Reimagine End of Life celebrates all things death and dying

When it comes to death and dying, we’re sure creativity and celebration are not the first things you think of. But this month’s first-ever Reimagine End of Life festival strives to change your mindset.

“In thinking about end of life, a lot of the conversation pertains to logistics, like planning, and it often feels very sterile. The idea was to bring some heart, emotion and love back into the conversation — and that really starts with connecting in person,” Founder/Executive Director Brad Wolfe told Metro.

Reimagine End of Life held its first full-fledged festival in San Francisco in April, with 10,000 people attending 175 events. The New York version will offer more than 250 events at theaters, hospitals, libraries, houses of worship, cemeteries and even tattoo shops across the five boroughs from Oct. 27 to Nov. 3.

“To be honest, I wasn’t sure if it was going to be a morbid affair or how it would feel, but it turned out as an attendee myself and seeing the reactions of everyone else, it was cathartic and authentic and humorous and poignant,” Wolfe said. “It felt like something that needed to continue and have a life of its own.”

Reimagine End of Life coincides with Halloween, Day of the Dead, All Souls Day — and the 2018 midterm elections, “which I feel couldn’t be better timing,” Wolfe said.

“It’s a chance to think: What if this isn’t the only thing that united us? It’s a place to start, it’s a heavy place, but it’s something that can really bring people together and really get to the essence of what makes their lives worth living,” he added. “When you think about death, it humanizes all of us. Why can’t we put these petty differences aside? What really matters?”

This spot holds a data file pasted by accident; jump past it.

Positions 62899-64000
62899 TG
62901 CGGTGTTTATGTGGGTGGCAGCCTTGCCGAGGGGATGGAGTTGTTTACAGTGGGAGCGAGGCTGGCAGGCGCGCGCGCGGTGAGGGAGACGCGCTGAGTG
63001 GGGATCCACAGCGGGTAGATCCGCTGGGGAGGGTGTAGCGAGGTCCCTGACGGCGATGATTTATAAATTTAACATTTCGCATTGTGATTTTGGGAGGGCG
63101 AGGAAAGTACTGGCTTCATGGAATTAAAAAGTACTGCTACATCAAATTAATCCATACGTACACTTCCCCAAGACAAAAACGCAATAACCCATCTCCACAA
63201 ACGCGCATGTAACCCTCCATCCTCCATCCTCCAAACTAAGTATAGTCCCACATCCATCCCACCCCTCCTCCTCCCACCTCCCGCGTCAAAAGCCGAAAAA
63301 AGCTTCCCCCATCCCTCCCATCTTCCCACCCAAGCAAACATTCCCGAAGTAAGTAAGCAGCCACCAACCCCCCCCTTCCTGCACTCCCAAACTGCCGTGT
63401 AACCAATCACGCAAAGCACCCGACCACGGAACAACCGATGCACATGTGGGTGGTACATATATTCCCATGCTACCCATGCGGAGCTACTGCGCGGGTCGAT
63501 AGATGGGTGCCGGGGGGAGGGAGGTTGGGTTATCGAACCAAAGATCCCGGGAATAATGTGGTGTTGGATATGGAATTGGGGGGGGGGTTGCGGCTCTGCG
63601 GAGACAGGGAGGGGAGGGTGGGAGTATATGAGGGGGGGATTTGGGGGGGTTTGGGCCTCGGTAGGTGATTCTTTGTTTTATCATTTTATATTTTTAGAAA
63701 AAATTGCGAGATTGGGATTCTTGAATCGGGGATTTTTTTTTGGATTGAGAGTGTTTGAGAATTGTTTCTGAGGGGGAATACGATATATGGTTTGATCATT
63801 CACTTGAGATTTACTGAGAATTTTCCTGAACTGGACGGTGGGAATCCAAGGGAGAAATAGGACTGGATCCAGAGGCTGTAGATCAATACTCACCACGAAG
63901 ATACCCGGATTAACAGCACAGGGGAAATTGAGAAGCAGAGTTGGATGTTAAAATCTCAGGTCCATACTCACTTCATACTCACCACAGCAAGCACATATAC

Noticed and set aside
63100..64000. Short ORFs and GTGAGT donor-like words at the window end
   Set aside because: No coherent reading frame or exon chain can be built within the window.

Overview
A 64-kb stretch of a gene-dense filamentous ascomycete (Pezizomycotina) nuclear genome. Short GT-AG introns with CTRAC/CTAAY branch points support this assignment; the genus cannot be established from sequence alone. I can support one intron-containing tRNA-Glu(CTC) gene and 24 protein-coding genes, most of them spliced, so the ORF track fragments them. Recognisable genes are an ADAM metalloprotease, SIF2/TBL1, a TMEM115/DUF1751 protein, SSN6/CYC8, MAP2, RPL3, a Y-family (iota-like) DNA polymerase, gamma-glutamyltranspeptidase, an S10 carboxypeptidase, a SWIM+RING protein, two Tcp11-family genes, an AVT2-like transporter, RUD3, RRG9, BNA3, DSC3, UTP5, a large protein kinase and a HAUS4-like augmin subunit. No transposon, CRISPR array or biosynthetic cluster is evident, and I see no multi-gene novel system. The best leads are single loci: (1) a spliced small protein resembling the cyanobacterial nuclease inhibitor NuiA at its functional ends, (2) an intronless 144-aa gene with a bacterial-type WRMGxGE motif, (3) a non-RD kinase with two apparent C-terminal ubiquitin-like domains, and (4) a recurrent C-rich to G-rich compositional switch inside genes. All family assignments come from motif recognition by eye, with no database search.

New York’s Reimagine End of Life festival will feature hundreds of events centered around death and dying that range from comedy nights and film screenings to workshops, talks and much more.

Highlights include a discussion with The New Yorker cartoonist Roz Chast, who wrote a best-selling book about her aging parents; a master class by Green-Wood Cemetery educator Amy Cunningham on writing the perfect condolence letter; a workshop for writing your own obituary at Vision Space NYC; and a look at the immortal art of tattooing at Rising Dragon Tattoos.

Reimagine End of Life kicks off Oct. 27 at Merkin Hall at Kaufman Music Center with performances by current National Poet Laureate Tracy K. Smith, comedian Chris Garcia, Craig Minowa of Cloud Cult, storytellers, dancers and more.

And while you might not know how your final hours will be, Reimagine End of Life New York will close Nov. 3 with a performance by Chadwick Stokes and Brad Corrigan of Dispatch at Le Poisson Rouge.

Plus, artist Day Schildkret will “create a concept around impermanent earth art and how to use objects found in nature to think about decay and our own impermanence during the performance,” Wolfe said.